Homeward bound: factors affecting homing ability in a polymorphic lizard

Authors


  • Editor: Nigel Bennett

Correspondence

Stefano Scali, Museo Civico di Storia Naturale di Milano, Corso Venezia 55, I-20121 Milano, Italy. Tel: +39 02 88463317; Fax: +39 02 88463281, Email: stefano.scali@comune.milano.it

Abstract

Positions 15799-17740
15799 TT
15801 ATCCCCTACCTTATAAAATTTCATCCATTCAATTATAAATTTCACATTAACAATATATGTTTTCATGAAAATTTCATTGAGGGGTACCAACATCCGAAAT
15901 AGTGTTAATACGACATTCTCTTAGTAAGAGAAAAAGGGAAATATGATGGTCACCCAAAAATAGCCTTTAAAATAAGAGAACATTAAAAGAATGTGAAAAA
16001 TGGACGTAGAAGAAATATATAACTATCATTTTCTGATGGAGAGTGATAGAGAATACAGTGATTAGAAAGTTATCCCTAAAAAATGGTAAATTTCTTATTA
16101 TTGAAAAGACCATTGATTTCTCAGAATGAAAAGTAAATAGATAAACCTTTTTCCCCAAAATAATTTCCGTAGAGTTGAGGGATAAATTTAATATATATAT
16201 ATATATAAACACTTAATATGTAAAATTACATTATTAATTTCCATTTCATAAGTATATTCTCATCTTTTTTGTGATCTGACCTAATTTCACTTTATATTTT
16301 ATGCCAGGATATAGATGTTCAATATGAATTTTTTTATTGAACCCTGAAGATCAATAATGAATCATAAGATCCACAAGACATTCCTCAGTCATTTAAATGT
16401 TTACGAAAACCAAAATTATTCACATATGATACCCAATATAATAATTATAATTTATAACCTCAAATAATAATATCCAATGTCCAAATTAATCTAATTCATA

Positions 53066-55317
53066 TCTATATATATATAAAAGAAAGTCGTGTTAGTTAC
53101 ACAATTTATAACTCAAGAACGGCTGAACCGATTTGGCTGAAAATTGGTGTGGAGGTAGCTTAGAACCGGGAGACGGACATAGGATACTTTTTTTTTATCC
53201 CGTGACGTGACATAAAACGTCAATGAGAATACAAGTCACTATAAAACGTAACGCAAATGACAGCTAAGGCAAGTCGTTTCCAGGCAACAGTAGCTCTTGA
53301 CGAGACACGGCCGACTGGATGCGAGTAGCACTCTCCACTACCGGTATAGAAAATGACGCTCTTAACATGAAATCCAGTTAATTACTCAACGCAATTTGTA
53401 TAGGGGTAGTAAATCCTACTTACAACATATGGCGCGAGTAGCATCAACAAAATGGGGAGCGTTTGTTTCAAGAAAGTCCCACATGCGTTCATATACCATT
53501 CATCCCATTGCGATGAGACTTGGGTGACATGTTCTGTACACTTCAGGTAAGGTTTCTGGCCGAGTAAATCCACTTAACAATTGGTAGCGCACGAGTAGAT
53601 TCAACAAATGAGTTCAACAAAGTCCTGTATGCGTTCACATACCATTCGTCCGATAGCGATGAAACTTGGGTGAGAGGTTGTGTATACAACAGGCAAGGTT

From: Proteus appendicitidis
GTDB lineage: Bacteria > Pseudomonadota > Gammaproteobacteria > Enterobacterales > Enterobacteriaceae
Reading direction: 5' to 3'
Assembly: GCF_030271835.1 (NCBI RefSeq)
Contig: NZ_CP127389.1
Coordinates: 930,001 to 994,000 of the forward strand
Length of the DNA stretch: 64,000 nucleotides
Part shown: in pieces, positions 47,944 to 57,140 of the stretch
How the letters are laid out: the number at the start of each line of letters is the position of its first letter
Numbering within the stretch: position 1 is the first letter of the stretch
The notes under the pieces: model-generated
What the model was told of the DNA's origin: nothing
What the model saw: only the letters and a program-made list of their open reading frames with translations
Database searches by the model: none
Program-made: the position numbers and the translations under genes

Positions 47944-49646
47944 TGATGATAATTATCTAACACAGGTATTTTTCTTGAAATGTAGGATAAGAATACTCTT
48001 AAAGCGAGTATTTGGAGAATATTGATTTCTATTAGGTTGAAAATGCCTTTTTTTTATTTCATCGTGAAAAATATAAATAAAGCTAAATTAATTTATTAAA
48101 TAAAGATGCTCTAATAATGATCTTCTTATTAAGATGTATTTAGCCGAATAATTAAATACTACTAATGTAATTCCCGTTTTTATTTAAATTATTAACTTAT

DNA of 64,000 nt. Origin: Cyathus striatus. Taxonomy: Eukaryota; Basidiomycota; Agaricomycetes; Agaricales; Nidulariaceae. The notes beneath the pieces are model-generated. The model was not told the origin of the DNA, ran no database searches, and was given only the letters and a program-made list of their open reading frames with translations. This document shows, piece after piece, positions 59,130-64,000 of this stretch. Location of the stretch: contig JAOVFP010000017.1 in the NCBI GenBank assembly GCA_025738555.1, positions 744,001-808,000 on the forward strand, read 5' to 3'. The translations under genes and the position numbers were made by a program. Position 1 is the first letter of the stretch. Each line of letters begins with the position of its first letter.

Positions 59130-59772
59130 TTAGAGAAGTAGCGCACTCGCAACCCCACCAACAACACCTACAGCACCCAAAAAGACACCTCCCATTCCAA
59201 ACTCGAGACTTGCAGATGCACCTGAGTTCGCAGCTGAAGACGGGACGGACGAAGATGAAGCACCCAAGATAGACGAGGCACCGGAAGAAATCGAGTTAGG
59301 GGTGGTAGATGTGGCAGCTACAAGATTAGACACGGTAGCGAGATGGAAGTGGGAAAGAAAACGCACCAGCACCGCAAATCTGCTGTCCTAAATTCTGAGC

Colour polymorphism is a widespread phenomenon among reptiles and is often associated with alternative physiological and behavioural strategies, including dispersal and movement patterns. To test the homing ability of Podarcis muralis and look for morph-specific responses, we conducted a translocation experiment in two areas of Northern Italy during 2009 and 2010. The first study area was a wall surrounding a city park with a linear and simplified habitat structure; the second one was an archaeological park in a natural area, including stone walls remains, grasses and woods. Lizards of both sexes (203 and 288 for site, respectively) were translocated at 50–200 m distances using cloth bags to block lizard sight. Podarcis muralis were able to return home as 56.7% of translocated individuals in the first site and 35.1% of translocated individuals in the second site successfully returned to their home range. The homing ability decreased with increasing distances, whereas body size positively affected homing behaviour, probably depending on the territoriality of adult lizards. More interestingly, homing performance differed among colour morphs, as yellow lizards of both sexes had significantly better homing skill than other morphs.

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